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Former mobile cardiac PET provider accused of role in kickback scheme

por John R. Fischer, Senior Reporter | February 12, 2024
Business Affairs Mobile Imaging Molecular Imaging
Rick Nassenstein allegedly participated in a kickback scheme with his former mobile PET imaging company which involved bribing cardiologists for referrals.
The former president and co-owner of a mobile cardiac imaging company is headed to court with the U.S. government, which has taken up a False Claims lawsuit that accuses him of participating in a scheme where the company paid cardiologists exorbitant fees to exclusively refer patients to it for care and to supervise the PET scans it performed.

From at least 2017 to June 2023, Rick Nassenstein, who also served as Cardiac Imaging Inc.’s (CII) chief financial officer, and others paid fees above fair market value to physicians in exchange for referrals to the company for PET scans to diagnose cardiac diseases and assess heart function, said the government in its case, U.S. ex rel. Pinto v. Nassenstein.

These actions violate the Physician Self-Referral Law (Stark Law), which prohibits healthcare providers from billing Medicare for services referred by providers whom they share a financial relationship or history with, including in a compensation agreement.
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Lynda Pinto, a former billing manager at CII, filed the suit under the qui tam or whistleblower provisions of the False Claims Act, which allows civilians to sue on behalf of the U.S. government. Should the U.S. choose to take up the case, the whistleblower will share in a portion of any monetary rewards recovered. The U.S. can recover three times the amount of its losses and enforce other applicable penalties on the defendant if they are found guilty of violating the FCA.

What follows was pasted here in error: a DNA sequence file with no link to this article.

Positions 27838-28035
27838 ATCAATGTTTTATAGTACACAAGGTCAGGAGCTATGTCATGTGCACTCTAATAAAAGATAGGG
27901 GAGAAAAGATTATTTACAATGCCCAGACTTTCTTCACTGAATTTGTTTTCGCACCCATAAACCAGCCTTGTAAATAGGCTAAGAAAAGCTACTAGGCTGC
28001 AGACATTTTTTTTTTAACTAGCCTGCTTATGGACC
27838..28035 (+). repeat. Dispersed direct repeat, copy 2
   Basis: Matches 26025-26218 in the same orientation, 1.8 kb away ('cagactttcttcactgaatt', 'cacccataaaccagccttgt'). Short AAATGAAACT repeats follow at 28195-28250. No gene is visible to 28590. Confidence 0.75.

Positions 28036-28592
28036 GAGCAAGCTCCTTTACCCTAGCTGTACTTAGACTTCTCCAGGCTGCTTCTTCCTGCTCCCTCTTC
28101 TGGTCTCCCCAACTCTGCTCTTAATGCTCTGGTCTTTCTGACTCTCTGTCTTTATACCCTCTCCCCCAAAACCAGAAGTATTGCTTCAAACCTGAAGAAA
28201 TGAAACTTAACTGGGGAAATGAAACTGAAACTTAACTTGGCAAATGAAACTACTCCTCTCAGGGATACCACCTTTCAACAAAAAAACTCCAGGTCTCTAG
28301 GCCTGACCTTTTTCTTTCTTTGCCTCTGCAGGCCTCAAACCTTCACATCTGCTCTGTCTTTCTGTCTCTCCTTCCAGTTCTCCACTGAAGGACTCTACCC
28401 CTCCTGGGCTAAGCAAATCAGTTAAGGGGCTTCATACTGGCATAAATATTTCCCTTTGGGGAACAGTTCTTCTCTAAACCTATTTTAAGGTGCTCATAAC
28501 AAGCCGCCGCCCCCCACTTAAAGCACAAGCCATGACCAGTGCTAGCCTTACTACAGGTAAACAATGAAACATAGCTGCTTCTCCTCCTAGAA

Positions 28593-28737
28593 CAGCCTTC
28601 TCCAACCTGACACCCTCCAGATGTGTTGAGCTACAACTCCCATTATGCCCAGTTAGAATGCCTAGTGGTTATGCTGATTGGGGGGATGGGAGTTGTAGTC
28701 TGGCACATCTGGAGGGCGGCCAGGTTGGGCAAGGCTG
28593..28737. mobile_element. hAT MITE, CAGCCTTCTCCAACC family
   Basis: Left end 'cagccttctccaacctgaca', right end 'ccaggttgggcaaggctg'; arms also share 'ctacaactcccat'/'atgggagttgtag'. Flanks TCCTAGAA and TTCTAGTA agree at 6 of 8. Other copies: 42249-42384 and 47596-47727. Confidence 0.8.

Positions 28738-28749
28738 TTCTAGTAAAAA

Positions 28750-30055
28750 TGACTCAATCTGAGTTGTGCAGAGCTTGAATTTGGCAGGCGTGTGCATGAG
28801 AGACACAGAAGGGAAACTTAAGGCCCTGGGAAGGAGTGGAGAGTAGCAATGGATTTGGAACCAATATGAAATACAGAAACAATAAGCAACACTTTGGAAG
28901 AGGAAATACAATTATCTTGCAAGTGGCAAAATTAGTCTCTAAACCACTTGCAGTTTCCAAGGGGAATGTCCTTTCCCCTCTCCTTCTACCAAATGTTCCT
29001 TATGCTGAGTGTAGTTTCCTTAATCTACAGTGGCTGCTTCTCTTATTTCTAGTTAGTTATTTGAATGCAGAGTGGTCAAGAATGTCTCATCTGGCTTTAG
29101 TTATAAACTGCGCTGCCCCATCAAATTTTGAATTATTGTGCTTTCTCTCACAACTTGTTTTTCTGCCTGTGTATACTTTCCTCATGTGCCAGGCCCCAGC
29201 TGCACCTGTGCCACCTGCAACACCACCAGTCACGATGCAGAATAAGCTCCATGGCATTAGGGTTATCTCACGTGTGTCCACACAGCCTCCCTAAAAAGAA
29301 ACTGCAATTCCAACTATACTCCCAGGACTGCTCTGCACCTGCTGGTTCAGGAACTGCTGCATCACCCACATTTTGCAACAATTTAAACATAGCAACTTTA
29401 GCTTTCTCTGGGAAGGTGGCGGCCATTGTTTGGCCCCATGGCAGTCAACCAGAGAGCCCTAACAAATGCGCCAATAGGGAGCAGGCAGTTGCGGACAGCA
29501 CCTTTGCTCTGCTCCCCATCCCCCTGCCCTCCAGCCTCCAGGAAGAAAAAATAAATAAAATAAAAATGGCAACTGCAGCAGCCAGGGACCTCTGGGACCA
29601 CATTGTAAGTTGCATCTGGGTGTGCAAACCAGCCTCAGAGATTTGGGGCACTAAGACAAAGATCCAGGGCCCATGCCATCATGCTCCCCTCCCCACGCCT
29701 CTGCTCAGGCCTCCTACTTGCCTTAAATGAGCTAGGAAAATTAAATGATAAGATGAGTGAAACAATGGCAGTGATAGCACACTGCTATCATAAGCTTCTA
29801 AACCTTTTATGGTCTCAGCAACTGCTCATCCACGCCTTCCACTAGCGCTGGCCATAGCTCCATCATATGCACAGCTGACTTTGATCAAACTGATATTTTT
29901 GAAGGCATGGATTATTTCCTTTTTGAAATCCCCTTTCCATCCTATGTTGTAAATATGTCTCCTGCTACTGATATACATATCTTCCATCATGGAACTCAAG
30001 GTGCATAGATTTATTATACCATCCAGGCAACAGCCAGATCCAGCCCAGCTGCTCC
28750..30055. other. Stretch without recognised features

“Improper compensation arrangements unnecessarily drive up healthcare costs and cloud a physician’s medical judgment,” said U.S. Attorney Alamdar Hamdani, for the Southern District of Texas, in a statement. “This complaint alleges that in an effort to increase profits, Nassenstein caused CII to enter into improper compensation arrangements with cardiologists who referred patients for cardiac PET scans.

According to the U.S. complaint, CII also paid referring physicians $500 or more to provide physician supervision required under Medicare rules. Not only were the fees too much, but the cardiologists were paid even when they were actually providing care to other patients in their offices or were not even on site. They were also allegedly paid for other services beyond supervision that they did not perform.

For the same case back in October, CII and its founder and CEO Sam Kancherlapalli together paid over $85 million to resolve allegations that Kancherlapalli set the terms and conditions to which CII paid fees and submitted claims. He also allegedly received significant profits and dividends from CII’s business operations, benefiting from its unlawful conduct. As part of that deal, CII will pay $75 million and additional amounts depending on future revenues, and Kancherlapalli will pay $10,480,000, for a total of $85,480,000.

The case was filed in the U.S. District Court for the Southern District of Texas.

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